Please remember that past performance may not be indicative of future results. Different types of investments involve varying degrees of risk, and there can be no assurance that the future performance of any specific investment, investment strategy, or product (including the investments and/or investment strategies recommended or undertaken by Monument Wealth Management), or any non-investment related content, made reference to directly or indirectly in this blog will be profitable, equal any corresponding indicated historical performance level(s), be suitable for your portfolio or individual situation, or prove successful. All indexes referenced are unmanaged and cannot be invested into directly. The economic forecasts set forth may not develop as predicted. Due to various factors, including changing market conditions and/or applicable laws, the content may no longer be reflective of current opinions or positions. Moreover, you should not assume that any discussion or information contained in this blog serves as the receipt of, or as a substitute for, personalized investment advice from Monument Wealth Management. To the extent that a reader has any questions regarding the applicability of any specific issue discussed above to his/her individual situation, he/she is encouraged to consult with the professional advisor of his/her choosing. Monument Wealth Management is neither a law firm nor a certified public accounting firm and no portion of the blog content should be construed as legal or accounting advice. A copy of Monument Wealth Management’s current written disclosure statement discussing our advisory services and fees is available for review upon request.

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David B. Armstrong, CFA

President & Co-Founder

Dave got into the industry when he discovered his passion for finance in his mid-20’s. He’s a combat veteran and served as an officer in the United States Marines Corps on both active duty and in the reserves, retiring at the rank of Lieutenant Colonel. While serving on active duty, Dave was unable to spend money on deployments, so he became a self-taught investor. Along with a few bucks cash as a bouncer, his investing performance grew to be good....

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IMPORTANT DISCLOSURE INFORMATION

Please remember that past performance may not be indicative of future results.  Different types of investments involve varying degrees of risk, and there can be no assurance that the future performance of any specific investment, investment strategy, or product (including the investments and/or investment strategies recommended or undertaken by Monument Capital Management, LLC [“MCM”]), or any non-investment related content, made reference to directly or indirectly in this blog will be profitable, equal any corresponding indicated historical performance level(s), be suitable for your portfolio or individual situation, or prove successful.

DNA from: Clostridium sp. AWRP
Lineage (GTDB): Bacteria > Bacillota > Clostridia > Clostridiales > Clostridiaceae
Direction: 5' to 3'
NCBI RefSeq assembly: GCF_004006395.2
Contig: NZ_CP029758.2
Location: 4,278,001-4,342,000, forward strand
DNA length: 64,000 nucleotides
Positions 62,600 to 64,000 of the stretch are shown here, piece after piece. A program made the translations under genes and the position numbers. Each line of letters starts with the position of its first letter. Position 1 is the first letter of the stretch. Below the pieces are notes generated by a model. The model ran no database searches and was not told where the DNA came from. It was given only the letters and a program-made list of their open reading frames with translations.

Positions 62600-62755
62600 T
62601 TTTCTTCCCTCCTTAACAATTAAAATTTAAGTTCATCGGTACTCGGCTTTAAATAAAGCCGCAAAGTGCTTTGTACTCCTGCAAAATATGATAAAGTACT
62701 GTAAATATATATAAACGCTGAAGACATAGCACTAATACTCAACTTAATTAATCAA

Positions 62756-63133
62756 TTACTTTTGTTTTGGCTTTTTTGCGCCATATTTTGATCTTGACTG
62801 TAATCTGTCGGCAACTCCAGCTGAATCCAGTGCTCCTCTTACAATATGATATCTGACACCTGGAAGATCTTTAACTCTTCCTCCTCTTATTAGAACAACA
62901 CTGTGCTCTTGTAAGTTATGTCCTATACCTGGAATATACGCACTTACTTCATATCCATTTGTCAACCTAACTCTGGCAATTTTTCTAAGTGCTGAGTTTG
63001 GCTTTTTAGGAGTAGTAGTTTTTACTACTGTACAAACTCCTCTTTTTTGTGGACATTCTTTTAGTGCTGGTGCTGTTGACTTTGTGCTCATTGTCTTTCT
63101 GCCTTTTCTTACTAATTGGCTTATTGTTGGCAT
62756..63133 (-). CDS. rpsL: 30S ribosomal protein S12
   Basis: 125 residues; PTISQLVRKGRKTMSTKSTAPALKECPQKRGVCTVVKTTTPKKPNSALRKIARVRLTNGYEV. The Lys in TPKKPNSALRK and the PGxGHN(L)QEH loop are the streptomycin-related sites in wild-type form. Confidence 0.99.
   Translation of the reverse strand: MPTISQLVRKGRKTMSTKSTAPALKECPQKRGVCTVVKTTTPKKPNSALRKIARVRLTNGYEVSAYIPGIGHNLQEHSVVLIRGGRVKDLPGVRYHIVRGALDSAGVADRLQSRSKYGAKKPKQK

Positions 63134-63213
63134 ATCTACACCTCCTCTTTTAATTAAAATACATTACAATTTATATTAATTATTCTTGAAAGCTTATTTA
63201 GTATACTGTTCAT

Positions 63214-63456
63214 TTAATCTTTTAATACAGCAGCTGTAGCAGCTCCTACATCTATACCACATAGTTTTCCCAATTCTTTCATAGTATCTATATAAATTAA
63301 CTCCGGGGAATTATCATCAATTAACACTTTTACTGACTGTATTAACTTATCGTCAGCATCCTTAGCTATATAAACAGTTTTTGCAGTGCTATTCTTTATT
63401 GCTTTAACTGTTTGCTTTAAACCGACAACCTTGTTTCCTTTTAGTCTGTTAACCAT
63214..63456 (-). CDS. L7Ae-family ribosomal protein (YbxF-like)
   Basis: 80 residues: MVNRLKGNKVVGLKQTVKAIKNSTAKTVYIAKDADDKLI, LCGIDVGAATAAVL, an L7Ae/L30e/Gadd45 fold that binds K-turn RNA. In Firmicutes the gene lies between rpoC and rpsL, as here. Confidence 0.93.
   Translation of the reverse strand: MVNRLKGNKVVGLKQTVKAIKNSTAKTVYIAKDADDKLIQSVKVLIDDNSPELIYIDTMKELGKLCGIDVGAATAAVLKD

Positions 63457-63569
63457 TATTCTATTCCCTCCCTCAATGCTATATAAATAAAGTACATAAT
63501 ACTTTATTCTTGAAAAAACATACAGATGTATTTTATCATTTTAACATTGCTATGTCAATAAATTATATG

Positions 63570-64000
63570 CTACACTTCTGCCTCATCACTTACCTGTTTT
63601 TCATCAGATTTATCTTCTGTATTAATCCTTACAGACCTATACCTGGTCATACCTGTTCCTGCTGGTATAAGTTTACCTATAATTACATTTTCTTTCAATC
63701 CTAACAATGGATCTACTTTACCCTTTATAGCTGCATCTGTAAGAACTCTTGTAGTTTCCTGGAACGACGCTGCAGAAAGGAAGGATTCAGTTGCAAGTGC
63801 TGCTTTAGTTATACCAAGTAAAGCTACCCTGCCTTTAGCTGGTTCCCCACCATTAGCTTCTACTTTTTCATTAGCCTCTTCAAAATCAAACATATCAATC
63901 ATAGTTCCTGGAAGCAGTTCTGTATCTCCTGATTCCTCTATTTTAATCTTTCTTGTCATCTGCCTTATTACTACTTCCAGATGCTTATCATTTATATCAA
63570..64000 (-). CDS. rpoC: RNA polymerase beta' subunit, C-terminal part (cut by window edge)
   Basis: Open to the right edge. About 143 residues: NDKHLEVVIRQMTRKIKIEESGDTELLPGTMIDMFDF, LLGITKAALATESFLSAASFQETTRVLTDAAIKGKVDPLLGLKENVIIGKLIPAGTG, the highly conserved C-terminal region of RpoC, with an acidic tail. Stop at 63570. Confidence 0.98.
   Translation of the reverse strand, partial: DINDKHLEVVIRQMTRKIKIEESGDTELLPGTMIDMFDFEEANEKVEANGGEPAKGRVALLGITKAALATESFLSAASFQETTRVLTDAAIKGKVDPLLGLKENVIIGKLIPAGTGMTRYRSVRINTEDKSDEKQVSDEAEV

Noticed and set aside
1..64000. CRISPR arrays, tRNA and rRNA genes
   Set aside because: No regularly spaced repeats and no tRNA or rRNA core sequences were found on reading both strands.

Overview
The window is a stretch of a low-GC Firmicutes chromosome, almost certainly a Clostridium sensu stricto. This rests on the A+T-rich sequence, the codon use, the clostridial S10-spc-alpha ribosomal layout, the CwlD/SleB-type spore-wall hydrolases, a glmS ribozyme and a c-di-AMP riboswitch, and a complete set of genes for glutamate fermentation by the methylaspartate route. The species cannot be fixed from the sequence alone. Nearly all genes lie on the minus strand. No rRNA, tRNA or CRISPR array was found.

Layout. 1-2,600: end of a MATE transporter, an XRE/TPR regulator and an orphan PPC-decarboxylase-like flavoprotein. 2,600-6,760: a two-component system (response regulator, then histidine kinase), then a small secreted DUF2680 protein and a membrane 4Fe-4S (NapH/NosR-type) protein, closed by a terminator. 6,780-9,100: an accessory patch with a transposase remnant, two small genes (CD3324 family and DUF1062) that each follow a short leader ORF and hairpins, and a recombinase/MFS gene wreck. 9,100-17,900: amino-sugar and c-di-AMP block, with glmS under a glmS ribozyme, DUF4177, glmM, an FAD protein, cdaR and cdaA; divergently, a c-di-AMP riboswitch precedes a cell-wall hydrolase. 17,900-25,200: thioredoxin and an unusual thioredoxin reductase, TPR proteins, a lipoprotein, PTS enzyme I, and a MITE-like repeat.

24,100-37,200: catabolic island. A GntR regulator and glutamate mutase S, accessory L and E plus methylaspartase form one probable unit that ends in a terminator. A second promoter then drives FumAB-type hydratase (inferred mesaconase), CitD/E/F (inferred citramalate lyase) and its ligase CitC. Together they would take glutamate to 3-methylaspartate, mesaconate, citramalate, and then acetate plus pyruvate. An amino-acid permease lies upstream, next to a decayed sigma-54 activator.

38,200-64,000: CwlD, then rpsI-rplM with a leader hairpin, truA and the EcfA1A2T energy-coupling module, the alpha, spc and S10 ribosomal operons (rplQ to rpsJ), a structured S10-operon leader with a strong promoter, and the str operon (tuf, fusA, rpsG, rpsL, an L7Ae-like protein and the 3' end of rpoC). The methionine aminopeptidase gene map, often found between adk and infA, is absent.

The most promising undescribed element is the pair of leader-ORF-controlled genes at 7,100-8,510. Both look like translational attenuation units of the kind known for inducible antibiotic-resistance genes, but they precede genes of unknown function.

Due to various factors, including changing market conditions and/or applicable laws, the content may no longer be reflective of current opinions or positions.  Moreover, you should not assume that any discussion or information contained in this blog serves as the receipt of, or as a substitute for, personalized investment advice from MCM. To the extent that a reader has any questions regarding the applicability of any specific issue discussed above to his/her individual situation, he/she is encouraged to consult with the professional advisor of his/her choosing. MCM is neither a law firm nor a certified public accounting firm and no portion of the blog content should be construed as legal or accounting advice.  

A copy of MCM’s current written disclosure Brochure discussing our advisory services and fees is available for review upon request or at www.monumentwealthmanagement.com/disclosures.  

Please Note: MCM does not make any representations or warranties as to the accuracy, timeliness, suitability, completeness, or relevance of any information prepared by any unaffiliated third party, whether linked to MCM’s web site or blog or incorporated herein, and takes no responsibility for any such content. All such information is provided solely for convenience purposes only and all users thereof should be guided accordingly.  

Please Remember: If you are a MCM client, please contact MCM, in writing, if there are any changes in your personal/financial situation or investment objectives for the purpose of reviewing/evaluating/revising our previous recommendations and/or services, or if you would like to impose, add, or to modify any reasonable restrictions to our investment advisory services.  Unless, and until, you notify us, in writing, to the contrary, we shall continue to provide services as we do currently. Please Also Remember to advise us if you have not been receiving account statements (at least quarterly) from the account custodian.